Schmidt, who left the board of Apple last year because of “overlaps”, was asked whether Apple had changed the name of the game, and Facebook too.
Schmidt said that iPad apps are very beautiful but very very closed. The social revolution is a search problem. How do you know how to spend your time and where to spend your attention? Web search is not the only game in town.
And Apple? It is a very well respected close system competitor. He said that there was every reason to believe that Google can create great open applications.
For they are honourable companies, he continued. “We don’t consider Apple or Facebook to be competitors. Our competitor is Bing. It’s a well run, highly competitive search engine.” For Ballmer and Microsoft are honourable.
No doubt, he said, Facebook is a company of consequence. “Apple is the extreme expression of a closed system,” he said. And honourable.
And Steve Jobs? An honourable man. Schmidt said that Steve is a brilliant leader and a brilliant CEO. But folk underestimate the “tremendous effect of Android”. It’s better to be underestimated. It’s better to be surprising.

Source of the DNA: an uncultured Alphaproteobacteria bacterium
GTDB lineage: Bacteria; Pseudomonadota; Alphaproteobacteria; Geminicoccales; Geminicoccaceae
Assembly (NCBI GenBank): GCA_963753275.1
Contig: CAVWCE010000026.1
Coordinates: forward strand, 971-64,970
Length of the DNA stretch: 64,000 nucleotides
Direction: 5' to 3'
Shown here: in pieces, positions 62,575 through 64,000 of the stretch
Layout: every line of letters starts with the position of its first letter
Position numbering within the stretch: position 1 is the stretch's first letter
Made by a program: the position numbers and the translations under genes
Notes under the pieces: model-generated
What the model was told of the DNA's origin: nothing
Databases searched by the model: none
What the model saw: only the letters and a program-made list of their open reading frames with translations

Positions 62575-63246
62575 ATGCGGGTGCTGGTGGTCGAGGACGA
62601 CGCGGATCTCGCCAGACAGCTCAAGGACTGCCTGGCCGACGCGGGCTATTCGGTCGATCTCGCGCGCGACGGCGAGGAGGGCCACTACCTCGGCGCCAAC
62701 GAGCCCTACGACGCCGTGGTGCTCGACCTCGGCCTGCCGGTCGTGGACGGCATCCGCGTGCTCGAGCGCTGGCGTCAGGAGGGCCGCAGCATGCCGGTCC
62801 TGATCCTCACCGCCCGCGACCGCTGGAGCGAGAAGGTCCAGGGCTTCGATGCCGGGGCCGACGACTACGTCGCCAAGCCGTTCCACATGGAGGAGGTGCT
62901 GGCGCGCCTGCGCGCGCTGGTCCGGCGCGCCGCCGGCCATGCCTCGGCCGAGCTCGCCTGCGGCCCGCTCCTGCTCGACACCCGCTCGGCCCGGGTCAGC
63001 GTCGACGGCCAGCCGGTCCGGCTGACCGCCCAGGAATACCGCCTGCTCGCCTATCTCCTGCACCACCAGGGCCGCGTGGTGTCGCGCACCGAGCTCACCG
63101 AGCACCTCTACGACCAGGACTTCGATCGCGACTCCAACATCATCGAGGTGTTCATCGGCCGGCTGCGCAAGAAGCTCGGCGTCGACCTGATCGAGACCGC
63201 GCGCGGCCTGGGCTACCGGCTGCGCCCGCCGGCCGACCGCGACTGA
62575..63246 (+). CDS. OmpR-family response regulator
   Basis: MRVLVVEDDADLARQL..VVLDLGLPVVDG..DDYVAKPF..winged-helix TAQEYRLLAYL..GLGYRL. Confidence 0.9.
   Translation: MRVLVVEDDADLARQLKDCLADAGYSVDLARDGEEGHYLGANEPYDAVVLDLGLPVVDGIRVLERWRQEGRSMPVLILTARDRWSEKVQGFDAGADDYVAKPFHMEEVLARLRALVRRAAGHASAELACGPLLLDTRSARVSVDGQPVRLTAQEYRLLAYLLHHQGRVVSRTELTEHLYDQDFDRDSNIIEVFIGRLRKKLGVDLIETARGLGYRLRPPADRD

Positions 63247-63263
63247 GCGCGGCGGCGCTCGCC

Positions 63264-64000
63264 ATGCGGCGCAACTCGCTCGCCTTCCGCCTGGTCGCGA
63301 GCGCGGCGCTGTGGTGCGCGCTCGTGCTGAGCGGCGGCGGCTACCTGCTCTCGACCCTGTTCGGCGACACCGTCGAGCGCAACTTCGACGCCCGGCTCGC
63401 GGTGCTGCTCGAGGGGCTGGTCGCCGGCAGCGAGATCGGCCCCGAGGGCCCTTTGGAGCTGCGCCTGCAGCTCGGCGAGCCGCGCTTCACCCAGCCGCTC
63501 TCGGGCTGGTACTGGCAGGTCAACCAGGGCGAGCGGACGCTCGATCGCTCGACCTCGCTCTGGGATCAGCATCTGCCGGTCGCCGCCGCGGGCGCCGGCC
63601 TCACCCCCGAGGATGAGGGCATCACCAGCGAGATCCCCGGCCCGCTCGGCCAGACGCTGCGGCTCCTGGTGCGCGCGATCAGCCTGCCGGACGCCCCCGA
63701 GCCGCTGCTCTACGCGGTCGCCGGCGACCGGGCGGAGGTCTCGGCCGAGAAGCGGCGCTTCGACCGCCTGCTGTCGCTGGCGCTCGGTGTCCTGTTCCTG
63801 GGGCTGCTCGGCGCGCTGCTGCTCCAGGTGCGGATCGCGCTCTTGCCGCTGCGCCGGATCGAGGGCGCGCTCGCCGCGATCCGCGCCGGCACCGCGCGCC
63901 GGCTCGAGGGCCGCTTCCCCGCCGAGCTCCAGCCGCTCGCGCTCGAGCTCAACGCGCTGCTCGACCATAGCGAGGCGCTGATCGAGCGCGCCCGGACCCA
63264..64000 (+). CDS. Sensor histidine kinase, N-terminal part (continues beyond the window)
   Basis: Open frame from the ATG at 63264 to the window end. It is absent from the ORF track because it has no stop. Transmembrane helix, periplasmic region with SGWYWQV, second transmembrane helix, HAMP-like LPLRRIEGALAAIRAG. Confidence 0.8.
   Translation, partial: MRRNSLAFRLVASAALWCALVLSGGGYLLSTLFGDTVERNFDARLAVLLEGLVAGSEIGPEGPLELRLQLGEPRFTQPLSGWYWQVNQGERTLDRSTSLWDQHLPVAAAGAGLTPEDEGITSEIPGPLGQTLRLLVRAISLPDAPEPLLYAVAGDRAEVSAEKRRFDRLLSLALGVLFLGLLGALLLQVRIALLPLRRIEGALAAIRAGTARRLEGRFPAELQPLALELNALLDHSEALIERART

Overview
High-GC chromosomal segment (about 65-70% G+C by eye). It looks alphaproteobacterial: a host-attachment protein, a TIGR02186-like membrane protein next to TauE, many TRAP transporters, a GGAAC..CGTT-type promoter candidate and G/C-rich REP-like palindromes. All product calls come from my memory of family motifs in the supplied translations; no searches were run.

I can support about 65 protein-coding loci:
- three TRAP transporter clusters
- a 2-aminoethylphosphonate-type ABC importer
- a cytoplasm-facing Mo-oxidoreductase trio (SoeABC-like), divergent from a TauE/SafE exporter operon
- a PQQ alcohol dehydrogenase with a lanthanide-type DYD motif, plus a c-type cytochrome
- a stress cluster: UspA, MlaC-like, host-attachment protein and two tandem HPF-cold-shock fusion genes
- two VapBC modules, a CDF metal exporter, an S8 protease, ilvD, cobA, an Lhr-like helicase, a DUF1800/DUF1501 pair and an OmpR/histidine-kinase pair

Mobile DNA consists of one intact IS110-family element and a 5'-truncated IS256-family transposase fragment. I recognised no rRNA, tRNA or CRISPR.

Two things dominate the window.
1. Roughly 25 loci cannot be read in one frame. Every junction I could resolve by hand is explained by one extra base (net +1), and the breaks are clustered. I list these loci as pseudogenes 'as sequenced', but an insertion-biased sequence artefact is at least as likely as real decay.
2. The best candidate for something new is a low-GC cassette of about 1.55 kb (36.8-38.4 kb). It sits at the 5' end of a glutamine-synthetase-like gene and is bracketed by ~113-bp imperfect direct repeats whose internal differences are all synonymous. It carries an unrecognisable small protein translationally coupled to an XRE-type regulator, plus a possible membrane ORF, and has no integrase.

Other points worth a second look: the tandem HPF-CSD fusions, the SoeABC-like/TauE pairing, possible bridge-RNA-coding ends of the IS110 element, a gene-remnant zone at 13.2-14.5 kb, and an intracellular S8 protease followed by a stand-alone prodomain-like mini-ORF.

Schmidt said he’d rather not announce [Facebook like products] that aren’t shipping yet, so announcing it.
Although governments are filled with honourable people, privacy legislation is often simplistic, Schmidt said. Google wants to give users as much control as they want and will give people more control.
Although the PRC is no doubt full of honourable people, when Google entered China “it was n the edge”. Google said it felt being in China would help modernise China. But the censorship roles increased.
Schmidt, asked about Mark Hurd’s move to Oracle and the subsequent law suit introduced by HP were not something he knew very much about.
But, he said, his heart goes out to an HP engineer who now discovers that his CEO is now working for Sun. “There’s clearly something wrong,” he said. His heart also goes out to Barack Obama, president of the USA, who he supported as president. The politics right now are vicious, he said.
The WSJ video is here.